Wrestler turned stand-up comedian MIck Foley
“You sound surprised,” Mick Foley remarked after I told him that his hour long stand-up comedy set was good. The hardcore legend was right, his performance at the Rivercenter Comedy Club wasn’t what myself or anyone in attendance expected.
The man formerly known as Mankind isn’t quite a comedian, not just yet. His show leans closer to storytelling, infused with your father’s corny humor and a bit of an edge. He wouldn’t speak badly of anyone, refusing to trash anyone’s name like other comedians. He only used the F-bomb once all night, a fact he took great pride in.
Mrs. Foley’s baby boy was even donating merchandise proceeds to a good cause: Fundraising for his favorite porn star from the 1970’s so that she could have a place to live. Foley made the night accessible for non-wrestling fans with tales anyone could take something away from.
For example, Mick confessed to being very anti-George W. Bush until attending a New York Jets game on September 11, 2011. All it took was the 43rd president of the United States waving at Mick and saying his popular in-ring catchphrase “Bang! Bang!” to turn him into a fan of the former leader of the free world. This taught him, he said, that he didn't want to be like other comedians by making fun of people he didn't know personally like celebrities or politicians despite his personal feeling on them.
Some of the more comical stories involved Foley trying to get a room full of 2,000 impoverished Indian children to laugh with a reference to Larry David’s HBO comedy, Curb Your Enthusiasm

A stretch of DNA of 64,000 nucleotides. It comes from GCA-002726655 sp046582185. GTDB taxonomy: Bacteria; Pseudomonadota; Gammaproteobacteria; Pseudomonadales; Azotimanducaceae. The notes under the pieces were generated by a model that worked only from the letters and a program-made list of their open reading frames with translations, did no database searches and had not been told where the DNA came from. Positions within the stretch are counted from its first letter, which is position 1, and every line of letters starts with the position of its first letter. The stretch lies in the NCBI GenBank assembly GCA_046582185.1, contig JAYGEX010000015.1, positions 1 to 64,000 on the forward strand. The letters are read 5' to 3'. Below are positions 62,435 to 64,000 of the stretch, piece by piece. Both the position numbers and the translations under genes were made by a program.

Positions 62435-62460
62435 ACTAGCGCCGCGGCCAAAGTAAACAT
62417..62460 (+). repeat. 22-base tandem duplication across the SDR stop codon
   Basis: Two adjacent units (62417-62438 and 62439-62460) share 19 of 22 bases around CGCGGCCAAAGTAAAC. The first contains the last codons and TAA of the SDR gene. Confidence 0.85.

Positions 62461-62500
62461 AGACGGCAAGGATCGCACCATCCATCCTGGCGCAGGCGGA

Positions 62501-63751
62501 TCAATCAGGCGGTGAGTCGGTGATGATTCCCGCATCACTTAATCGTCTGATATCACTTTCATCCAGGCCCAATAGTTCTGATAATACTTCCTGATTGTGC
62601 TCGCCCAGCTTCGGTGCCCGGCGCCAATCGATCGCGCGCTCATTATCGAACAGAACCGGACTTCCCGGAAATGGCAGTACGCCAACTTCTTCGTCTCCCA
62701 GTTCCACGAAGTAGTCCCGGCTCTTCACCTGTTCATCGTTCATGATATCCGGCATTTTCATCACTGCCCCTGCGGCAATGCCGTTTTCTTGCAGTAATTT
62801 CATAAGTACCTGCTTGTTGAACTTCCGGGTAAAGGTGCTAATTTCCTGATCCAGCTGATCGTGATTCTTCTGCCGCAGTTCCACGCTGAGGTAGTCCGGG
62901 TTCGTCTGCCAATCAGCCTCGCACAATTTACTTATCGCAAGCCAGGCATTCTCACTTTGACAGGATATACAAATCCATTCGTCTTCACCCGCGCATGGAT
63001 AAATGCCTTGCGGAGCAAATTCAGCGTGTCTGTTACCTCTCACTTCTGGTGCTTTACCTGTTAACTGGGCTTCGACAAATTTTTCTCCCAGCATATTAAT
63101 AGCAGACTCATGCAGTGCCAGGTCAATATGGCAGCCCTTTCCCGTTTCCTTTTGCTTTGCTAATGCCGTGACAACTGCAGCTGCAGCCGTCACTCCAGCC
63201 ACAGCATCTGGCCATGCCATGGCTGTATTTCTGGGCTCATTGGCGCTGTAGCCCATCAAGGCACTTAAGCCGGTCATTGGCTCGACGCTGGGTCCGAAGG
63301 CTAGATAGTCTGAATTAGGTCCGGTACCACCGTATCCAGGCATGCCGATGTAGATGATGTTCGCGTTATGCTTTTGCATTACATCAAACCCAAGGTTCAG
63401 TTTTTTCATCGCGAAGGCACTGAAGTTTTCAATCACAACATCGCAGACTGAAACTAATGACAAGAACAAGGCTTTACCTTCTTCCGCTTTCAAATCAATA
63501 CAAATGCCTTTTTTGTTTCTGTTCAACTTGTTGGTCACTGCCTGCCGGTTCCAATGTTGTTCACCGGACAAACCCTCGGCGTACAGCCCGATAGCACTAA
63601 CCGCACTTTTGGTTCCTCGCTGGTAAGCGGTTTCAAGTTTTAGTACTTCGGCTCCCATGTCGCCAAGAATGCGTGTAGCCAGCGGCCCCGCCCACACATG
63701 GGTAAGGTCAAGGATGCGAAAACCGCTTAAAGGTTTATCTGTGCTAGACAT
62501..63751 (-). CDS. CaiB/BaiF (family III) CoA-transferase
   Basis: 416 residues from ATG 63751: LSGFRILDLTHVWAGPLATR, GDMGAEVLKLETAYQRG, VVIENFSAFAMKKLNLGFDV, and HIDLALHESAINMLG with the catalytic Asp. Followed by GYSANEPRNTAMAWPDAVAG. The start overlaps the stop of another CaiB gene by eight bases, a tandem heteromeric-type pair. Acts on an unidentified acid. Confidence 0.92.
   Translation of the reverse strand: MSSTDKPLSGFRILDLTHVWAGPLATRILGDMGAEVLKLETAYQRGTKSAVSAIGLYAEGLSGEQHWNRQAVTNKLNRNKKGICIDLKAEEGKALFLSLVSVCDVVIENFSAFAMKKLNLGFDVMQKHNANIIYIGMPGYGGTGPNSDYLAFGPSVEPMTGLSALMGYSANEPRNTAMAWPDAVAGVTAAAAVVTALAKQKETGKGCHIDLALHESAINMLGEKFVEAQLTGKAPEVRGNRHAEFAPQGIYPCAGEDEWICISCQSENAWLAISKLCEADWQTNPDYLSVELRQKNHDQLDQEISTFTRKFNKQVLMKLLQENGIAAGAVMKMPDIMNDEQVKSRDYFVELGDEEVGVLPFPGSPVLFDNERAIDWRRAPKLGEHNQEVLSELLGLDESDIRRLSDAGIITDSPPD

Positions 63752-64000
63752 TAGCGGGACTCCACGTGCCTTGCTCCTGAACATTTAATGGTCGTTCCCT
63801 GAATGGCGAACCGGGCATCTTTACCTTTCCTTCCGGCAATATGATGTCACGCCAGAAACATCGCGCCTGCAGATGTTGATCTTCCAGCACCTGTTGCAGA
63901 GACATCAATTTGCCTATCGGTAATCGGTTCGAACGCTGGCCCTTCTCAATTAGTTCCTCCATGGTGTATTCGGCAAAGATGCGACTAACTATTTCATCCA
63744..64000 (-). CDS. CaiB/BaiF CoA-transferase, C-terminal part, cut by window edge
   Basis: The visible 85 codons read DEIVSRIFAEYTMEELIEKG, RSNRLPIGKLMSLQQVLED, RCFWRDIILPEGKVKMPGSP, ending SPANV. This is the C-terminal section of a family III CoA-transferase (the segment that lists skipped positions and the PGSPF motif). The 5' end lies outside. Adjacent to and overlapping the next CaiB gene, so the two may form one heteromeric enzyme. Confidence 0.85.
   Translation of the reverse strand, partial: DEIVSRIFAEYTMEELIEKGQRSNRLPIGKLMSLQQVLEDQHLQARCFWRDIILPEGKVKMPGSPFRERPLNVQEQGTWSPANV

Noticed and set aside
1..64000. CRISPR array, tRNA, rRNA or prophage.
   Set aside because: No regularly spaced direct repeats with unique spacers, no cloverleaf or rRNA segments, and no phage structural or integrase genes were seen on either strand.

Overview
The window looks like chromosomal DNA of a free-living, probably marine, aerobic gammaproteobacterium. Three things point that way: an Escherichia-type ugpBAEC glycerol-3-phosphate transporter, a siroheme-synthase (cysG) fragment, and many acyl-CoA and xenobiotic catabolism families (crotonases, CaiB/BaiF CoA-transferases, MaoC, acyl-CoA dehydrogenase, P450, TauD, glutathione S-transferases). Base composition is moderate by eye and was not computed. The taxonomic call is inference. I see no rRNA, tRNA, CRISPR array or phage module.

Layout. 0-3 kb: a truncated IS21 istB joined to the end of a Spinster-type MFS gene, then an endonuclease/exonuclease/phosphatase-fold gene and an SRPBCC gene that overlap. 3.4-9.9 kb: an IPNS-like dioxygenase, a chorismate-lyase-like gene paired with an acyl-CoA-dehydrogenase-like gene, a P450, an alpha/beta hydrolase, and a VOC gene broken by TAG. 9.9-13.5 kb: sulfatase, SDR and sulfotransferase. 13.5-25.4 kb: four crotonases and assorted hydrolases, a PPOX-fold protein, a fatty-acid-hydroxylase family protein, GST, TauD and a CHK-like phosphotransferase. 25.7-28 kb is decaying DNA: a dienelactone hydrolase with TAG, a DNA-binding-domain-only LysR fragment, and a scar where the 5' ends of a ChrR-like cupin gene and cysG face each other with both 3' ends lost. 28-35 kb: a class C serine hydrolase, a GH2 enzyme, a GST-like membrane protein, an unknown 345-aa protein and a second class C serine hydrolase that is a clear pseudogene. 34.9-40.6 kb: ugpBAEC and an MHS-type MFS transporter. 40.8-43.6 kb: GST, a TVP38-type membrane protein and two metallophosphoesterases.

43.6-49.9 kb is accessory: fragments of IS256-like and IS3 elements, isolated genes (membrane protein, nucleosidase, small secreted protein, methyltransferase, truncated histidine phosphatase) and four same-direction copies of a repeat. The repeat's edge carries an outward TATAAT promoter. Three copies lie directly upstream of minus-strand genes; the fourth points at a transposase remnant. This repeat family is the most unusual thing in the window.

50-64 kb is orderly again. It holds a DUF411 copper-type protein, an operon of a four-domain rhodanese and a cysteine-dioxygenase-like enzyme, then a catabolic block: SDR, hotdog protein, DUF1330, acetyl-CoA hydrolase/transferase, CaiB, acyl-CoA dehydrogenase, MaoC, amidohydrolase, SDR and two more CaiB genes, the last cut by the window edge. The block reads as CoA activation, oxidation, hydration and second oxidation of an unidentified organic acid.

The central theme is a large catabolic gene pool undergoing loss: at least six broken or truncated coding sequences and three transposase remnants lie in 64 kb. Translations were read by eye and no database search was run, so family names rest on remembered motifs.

, which the adolescent audience deadpanned accordingly since they had no idea what he was talking about.
Another funny bit relied heavily on irony, with Foley criticizing his son Dewey’s “man-crush” on NFL quarterback Tim Tebow only to reveal that he too had a “man-crush” on award-winner actor George Clooney, discovered after former WWE Diva Stacy Keibler asked him to suggest wrestling matches to show her then-boyfriend.
A fun fact that got plenty of laughs out of the audience was that WWE Chairman Vince McMahon demanded Mick played a masked character when he came to the WWF in 1995 because he believed his face looked “seedy.”
The night concluded with a question and answer session where the 4-time WWE Champion fielded questions about the current wrestling product to questions about how he felt about being on “Celebrity Wifeswap,” to what was on his mind shortly after regaining consciousness following his infamous fall from the top of the cell in his 1998 Hell in a Cell match with The Undertaker. Nearly two hours after the show ended, Foley was still signing autographs and taking pictures with fans for free. Who would have thought that the only wrestler to use the catchphrase, “Have a nice day,” would be so caring and polite?
“No one came through bigger when it mattered less,” Foley joked on-stage about his track record of having death-defying moments in matches at minor events compared to high profile ones like Wrestlemania. This much is true as no fan would complain if it turned out that Cactus Jack wasn’t that funny yet Foley surpassed all expectations. His show was not what I was expecting in all the right ways with easy to digest humor that the whole audience could fully understand. In or out of the ring, Mick Foley appears to be a talented entertainer whether he’s writing books, acting in film or telling jokes behind a microphone.